What sort of weirdo takes beer out of the fridge, and underpants?

It was a vile experience, made worse by the total lack of interest shown by the police. Unknown to us, a fifth person was in the hostel while the raid was taking place, an Argentinian guy who hid under a bed in a remote dorm and called the police on his mobile. All he got was the Rosario Police answering machine: If you wish to report an armed robbery in progress, press 4. For theft of underwear, press 5. If you're delivering the pizza we ordered, please hold.

When the police eventually did come, they made no effort to investigate and took no statements from most of us. They had, grudgingly, to be persuaded to make lists of our stolen property for insurance purposes, taking half a day to do so. The document I got from them is virtually useless, an illegible dot-matrix photocopy cursorily summarising the detailed list of articles I tried to give them. (And missing out the underpant larceny entirely.)

Their attitude was clear. Gun crime? So? This is Argentina, what's the big deal? Happens all the time.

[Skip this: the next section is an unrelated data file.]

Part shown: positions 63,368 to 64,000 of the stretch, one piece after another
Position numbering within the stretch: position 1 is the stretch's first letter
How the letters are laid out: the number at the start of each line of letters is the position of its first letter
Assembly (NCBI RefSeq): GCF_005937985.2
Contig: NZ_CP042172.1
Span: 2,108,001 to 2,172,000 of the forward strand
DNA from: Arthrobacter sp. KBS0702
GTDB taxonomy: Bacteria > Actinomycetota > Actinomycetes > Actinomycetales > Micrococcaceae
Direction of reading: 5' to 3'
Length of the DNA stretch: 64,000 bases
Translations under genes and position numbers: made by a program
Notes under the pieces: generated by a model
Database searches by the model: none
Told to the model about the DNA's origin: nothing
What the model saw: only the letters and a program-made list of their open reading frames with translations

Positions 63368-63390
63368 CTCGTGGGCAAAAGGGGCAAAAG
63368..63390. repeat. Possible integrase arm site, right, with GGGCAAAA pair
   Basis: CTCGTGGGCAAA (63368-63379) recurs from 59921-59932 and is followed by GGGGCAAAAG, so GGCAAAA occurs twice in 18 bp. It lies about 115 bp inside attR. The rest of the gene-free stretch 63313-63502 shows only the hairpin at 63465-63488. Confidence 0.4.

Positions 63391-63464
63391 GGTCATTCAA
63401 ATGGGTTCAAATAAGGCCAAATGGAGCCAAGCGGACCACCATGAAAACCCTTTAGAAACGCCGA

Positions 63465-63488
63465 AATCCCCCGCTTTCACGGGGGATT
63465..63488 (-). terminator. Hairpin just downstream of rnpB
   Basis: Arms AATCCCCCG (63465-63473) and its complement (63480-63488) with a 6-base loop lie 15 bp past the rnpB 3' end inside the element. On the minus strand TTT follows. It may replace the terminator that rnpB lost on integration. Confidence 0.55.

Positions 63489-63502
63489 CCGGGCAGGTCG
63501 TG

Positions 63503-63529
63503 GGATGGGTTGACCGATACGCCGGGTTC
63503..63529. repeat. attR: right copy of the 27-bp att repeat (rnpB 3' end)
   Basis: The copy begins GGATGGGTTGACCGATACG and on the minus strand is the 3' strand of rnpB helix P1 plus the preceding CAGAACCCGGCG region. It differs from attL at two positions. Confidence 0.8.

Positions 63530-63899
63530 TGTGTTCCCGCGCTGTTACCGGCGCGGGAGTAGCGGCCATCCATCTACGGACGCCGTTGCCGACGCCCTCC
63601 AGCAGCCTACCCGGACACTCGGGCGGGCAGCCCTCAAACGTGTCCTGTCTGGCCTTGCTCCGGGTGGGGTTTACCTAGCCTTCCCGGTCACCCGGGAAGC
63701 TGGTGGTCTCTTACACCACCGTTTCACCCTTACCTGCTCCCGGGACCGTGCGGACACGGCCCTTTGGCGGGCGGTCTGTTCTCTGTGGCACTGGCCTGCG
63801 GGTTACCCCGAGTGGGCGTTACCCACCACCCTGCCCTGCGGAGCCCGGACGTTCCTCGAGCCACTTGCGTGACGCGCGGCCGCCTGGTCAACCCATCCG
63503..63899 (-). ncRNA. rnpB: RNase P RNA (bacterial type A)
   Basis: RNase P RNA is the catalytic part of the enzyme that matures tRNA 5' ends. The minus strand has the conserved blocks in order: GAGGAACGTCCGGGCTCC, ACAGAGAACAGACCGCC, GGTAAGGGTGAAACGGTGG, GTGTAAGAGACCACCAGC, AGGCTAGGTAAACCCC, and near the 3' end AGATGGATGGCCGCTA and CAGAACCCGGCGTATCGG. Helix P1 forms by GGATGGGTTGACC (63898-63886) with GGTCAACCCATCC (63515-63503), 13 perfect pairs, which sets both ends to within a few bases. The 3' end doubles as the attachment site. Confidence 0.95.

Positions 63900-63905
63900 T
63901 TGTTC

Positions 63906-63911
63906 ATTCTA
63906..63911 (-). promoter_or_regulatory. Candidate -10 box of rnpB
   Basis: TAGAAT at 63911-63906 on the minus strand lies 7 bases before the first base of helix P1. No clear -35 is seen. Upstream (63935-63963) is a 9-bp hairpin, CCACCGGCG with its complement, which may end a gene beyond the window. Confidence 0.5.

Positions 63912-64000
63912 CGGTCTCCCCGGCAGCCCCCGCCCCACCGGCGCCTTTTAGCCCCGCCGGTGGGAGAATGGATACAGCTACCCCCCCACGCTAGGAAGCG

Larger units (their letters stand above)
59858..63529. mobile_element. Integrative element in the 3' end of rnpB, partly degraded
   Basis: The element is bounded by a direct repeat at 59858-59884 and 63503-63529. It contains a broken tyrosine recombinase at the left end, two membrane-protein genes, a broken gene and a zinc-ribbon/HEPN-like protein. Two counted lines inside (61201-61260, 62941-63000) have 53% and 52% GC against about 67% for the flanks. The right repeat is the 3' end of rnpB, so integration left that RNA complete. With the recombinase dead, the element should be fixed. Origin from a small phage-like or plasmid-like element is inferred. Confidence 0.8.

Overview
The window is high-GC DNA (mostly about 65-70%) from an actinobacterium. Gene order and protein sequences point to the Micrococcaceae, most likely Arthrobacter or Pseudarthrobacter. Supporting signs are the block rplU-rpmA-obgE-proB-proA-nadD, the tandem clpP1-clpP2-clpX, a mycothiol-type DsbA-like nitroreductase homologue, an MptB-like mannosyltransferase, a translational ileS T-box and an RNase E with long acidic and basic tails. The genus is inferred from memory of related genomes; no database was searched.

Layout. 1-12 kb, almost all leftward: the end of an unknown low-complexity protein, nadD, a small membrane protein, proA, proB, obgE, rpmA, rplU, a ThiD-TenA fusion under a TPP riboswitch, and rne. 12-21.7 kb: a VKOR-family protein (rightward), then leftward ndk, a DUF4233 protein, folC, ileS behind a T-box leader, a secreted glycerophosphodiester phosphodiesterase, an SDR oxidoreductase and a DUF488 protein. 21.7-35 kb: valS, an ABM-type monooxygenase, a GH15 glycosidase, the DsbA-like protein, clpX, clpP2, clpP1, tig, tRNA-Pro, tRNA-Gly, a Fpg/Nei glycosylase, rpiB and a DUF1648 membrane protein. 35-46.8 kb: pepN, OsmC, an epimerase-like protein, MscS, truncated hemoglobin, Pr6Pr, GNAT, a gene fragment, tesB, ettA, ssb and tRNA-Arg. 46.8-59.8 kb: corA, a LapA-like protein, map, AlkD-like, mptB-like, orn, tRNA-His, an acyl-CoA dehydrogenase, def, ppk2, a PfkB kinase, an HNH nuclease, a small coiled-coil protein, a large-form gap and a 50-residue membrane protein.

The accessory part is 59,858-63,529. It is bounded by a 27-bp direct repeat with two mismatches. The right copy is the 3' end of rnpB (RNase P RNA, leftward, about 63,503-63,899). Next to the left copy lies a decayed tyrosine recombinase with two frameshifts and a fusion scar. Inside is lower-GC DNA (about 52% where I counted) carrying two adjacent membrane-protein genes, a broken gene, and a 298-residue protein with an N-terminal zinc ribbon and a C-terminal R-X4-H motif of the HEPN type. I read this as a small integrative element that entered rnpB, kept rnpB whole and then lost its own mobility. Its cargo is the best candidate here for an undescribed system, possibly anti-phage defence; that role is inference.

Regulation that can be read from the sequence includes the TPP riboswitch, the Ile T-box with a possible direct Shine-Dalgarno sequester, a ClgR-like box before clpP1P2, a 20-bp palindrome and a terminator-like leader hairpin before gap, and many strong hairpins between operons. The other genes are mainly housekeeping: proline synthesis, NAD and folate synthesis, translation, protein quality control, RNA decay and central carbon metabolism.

The loss of all my belongings made the following months quite a challenge. Without Spanish books or dictionaries (and no, worthwhile replacements are not available in provincial Argentina) I couldn't develop my Spanish. Without my laptop, bus journeys changed from being an opportunity to work and write up into deadly boring six-hour purgatories. The very guidebook I was updating had gone too. I struggled by for the next six weeks on the bare minimum - two sets of clothes, a toothbrush, and a pen and pad, essentially - but it was no fun.

Obviously, I couldn't tell family (they'd have worried) or friends (they'd have told family). It didn't seem right for a Facebook status update either:
OMG just got robbed at GUNPOINT!!! : ( wtf?? even took my underpants lol!!

Now, to put it in context, I only met a couple of dozen people in my time there who'd been robbed of personal possessions at the point of a gun. So the chances of you being attacked by evil men with firearms are very, very small. Only one in three, say.

So let me stress that Argentina is a wonderful country full of vibrant and friendly people, and I can thoroughly recommend going there. Except for Buenos Aires, which is too dangerous, and the bits outside Buenos Aires, which are too dangerous.

Thursday, November 4, 2010

Maté: Argentina to a T